Date of Award
Master of Arts in Child Development
First Reader/Committee Chair
Laura Kamptner, Ph. D
Research has consistently shown that parents raising a child with autism spectrum disorders, or ASDs, have higher levels of stress than parents of typically-developing children or children with other disabilities. These parents’ higher levels of stress are attributed to a number of different factors, including early atypical development, getting the diagnosis, lack of awareness of resources, lack of support from their communities, unmet resource and schooling needs for their ASD child, financial strain, strain on the couple relationship, managing maladaptive behaviors, regulatory problems of the ASD child may experience, communication problems between ASD child and parent, parents’ perception of their own competency, ambiguity of the ASD child’s future, and the future of the family as a whole. The purpose of this project was to decrease parents’ levels of stress (while increasing their perception of competency and knowledge of autism) in a four-session course. Pre- and post- test data showed that participating parents decreased their stress level, increased their knowledge about autism, and felt more competent in raising their child. For future trainings, it would be important to encourage participation and retention of participants by offering an incentive. In addition, including more specific criteria for parents eligible for the program in order to target more families raising a child with an ASD.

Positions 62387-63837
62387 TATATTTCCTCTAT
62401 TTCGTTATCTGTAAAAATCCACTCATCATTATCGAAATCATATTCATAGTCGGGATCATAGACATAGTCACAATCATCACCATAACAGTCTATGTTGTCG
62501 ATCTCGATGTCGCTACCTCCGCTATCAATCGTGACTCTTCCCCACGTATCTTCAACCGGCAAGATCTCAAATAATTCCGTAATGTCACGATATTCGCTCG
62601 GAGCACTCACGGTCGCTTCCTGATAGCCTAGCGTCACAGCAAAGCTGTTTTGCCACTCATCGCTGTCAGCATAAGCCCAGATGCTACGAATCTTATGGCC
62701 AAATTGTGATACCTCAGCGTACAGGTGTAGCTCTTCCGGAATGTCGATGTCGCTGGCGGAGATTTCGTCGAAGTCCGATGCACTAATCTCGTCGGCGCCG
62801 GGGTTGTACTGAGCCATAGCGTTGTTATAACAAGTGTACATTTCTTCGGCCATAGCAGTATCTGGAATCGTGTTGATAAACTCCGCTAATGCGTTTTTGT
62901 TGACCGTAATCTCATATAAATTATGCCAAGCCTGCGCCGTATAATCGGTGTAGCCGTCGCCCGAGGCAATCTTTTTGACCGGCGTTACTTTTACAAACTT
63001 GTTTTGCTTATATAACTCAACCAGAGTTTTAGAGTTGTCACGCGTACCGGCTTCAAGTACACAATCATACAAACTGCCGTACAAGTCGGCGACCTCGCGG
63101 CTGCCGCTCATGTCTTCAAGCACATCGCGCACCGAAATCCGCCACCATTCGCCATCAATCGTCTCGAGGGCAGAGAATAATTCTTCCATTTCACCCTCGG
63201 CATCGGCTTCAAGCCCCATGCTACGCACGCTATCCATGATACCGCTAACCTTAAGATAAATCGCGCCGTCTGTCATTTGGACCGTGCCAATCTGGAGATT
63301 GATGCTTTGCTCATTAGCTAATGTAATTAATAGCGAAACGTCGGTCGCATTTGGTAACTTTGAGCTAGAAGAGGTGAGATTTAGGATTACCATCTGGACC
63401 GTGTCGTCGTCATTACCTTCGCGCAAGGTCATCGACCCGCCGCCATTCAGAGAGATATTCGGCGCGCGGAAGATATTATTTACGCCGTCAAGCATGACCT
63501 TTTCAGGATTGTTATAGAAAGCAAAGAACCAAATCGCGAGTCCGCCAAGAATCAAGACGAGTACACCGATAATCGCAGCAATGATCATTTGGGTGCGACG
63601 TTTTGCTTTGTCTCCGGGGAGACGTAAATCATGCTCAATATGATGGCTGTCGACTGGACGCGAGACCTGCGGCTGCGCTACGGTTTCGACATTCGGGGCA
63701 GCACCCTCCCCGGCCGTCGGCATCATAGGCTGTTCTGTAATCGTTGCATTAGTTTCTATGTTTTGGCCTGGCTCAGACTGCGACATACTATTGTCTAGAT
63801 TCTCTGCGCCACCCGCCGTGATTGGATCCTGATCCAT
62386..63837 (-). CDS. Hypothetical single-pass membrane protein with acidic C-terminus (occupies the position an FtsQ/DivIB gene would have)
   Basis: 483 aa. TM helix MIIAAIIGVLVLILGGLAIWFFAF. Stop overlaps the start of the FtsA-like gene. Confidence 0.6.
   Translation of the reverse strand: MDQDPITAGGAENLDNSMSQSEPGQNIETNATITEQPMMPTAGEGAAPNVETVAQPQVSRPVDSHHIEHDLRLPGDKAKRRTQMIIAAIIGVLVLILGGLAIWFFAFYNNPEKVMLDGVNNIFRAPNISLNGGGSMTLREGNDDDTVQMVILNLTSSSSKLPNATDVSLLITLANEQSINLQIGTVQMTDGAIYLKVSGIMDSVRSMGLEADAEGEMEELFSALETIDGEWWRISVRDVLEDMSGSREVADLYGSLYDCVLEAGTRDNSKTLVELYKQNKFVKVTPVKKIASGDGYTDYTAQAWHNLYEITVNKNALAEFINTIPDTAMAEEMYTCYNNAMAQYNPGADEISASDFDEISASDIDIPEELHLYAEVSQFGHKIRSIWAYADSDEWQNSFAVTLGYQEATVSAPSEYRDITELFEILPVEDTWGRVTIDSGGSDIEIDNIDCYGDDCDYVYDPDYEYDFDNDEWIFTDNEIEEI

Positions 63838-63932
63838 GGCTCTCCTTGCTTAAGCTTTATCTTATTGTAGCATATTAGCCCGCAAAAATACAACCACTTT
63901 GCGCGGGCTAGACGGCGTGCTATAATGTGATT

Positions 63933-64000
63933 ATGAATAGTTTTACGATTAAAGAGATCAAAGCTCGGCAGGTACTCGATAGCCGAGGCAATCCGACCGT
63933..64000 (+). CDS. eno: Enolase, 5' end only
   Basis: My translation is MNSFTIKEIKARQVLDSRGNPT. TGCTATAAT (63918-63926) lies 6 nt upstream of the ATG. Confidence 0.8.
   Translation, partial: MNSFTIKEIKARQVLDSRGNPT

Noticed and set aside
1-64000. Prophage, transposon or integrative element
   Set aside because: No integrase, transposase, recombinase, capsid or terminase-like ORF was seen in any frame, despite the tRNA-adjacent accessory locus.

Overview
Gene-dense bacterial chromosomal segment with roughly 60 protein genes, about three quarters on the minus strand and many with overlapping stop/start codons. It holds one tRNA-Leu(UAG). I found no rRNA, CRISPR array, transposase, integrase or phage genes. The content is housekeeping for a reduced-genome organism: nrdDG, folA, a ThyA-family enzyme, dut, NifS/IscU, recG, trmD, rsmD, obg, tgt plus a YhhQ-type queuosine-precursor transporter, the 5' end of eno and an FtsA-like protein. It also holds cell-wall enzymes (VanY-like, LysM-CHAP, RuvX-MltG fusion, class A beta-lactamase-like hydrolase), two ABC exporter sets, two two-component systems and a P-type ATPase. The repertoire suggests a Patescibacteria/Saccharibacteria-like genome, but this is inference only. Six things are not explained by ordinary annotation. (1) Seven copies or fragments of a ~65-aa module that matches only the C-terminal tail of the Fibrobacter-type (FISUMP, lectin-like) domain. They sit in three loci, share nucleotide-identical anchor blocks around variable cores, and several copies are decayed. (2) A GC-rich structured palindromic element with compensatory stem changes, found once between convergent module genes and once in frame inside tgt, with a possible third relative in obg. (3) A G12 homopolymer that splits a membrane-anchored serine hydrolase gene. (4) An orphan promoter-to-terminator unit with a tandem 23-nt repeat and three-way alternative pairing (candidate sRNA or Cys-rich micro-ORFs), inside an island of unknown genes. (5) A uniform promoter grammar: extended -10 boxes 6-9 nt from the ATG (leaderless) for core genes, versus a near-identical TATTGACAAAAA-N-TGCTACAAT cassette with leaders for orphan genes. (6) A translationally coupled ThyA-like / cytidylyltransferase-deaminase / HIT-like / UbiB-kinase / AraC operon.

Wohlk, Hannah L., "A PARENT EDUCATION CURRICULUM FOR DECREASING STRESS IN FAMILIES RAISING A CHILD WITH AN AUTISM SPECTRUM DISORDER" (2017). Electronic Theses, Projects, and Dissertations. 578.